• Multicenter, two-by-two factorial trial
    • 537 patients
    • 18 academic tertiary hospitalsin Germany
  • Patients with severe sepsis receive either intensiveinsulin therapy to maintain euglycemia or conventional insulintherapy and either 10% pentastarch, a low-molecular-weight hydroxyethylstarch (HES 200/0.5), or modified Ringer's lactate for fluidresuscitation.
  • The rate of death at 28 days and the mean scorefor organ failure were coprimary end points.
  • The trial was stopped early for safety reasons

Brunkhorst F et al. N Engl J Med 2008;358:125-139

intensive insulin therapy and pentastarch resuscitation in severe sepsis
Intensive Insulin Therapy and Pentastarch Resuscitation in Severe Sepsis

Blood Glucose According to the Type of Insulin Therapy

Kaplan-Meier Curves for Overall Survival

Brunkhorst F et al. N Engl J Med 2008;358:125-139

intensive insulin therapy and pentastarch resuscitation in severe sepsis38
Intensive Insulin Therapy and Pentastarch Resuscitation in Severe Sepsis
  • Findings similar to second study by Vanden Berghe et al
    • Nonsignificant differencesin the rates of death at 28 days and at 90 days in the intensive-therapygroup and the conventional-therapy group
    • Increase in hypoglycemic episodes the same:
      • VB: 18.7% vs. 3.1%
      • VSEP: 17.0% vs. 4.1%
    • Hypoglycemia the same:
      • VB: (32 mg and 31 mg per deciliter, respectively; P=0.50
      • VISEP: 31 mg and 28 mg per deciliter, respectively; P=0.30
    • Glucose levels the same:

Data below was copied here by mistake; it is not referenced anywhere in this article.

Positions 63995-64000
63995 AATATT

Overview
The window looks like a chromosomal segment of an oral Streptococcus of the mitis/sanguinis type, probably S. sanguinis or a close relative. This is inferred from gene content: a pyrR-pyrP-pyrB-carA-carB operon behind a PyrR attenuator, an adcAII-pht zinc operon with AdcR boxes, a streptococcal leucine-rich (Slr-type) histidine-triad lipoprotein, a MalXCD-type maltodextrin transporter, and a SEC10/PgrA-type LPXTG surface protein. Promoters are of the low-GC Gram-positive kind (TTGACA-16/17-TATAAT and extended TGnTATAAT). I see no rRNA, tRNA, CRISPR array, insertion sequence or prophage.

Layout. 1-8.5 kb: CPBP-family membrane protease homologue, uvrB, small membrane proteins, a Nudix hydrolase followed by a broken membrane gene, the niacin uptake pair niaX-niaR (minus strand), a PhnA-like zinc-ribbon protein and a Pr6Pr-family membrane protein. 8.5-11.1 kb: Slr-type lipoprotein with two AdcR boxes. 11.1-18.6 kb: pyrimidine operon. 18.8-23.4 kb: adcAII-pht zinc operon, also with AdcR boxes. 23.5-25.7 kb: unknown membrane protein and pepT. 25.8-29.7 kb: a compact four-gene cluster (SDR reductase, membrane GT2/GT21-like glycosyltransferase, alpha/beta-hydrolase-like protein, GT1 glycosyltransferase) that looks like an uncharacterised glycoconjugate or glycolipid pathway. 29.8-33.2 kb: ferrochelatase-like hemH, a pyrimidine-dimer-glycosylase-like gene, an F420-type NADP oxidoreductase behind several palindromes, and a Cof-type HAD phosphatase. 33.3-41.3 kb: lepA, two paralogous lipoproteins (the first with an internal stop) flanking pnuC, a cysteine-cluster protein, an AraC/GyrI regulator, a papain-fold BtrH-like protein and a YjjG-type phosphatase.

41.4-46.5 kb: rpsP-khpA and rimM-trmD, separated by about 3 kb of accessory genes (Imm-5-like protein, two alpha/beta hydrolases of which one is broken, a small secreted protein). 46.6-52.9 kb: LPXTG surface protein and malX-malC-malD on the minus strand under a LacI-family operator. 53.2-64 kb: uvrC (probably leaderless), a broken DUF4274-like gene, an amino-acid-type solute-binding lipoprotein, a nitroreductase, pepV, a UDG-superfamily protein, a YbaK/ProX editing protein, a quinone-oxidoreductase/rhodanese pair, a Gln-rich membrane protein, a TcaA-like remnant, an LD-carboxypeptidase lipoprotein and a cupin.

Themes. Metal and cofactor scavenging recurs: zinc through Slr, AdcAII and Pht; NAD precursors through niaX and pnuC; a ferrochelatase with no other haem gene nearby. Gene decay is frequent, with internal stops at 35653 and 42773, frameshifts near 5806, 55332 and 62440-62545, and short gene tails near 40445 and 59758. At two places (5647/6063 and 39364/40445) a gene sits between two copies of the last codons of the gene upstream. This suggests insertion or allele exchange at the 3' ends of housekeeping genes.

• VB: 111±29 mg and 153±31mg per deciliter, respectively
      • VISEP: 112±18 mg and 151±33 mg per deciliter,respectively
  • Taken together, these studies establish that intensive insulin therapy has nomeasurable, consistent benefit in critically ill patients ina medical ICU, regardless of whether the patients have severesepsis, and that such therapy increases the risk of hypoglycemicepisodes.

Brunkhorst F et al. N Engl J Med 2008;358:125-139

glucontrol study
GluControl Study
  • Anticipated 3500 subjects to be randomized
    • 80-110 vs 140-180 mg/dl
    • Stopped because of safety concerns
    • 1082 subjects recruited.
slide40

Intensive versus Conventional Glucose Control in Critically Ill Patients

The NICE-SUGAR Study Investigators

N Engl J Med

Volume 360(13):1283-1297

March 26, 2009

slide41

Study Overview

  • In this study, adults who were expected to require treatment in the intensive care unit on 3 or more consecutive days were randomly assigned to undergo intensive blood glucose control (target range, 81 to 108 mg per deciliter [4.5 to 6.0 mmol per liter]) or conventional blood glucose control (180 mg per deciliter [10.0 mmol per liter])
  • The primary end point was death from any cause within 90 days after randomization
  • Intensive glucose control increased mortality among the patients
slide42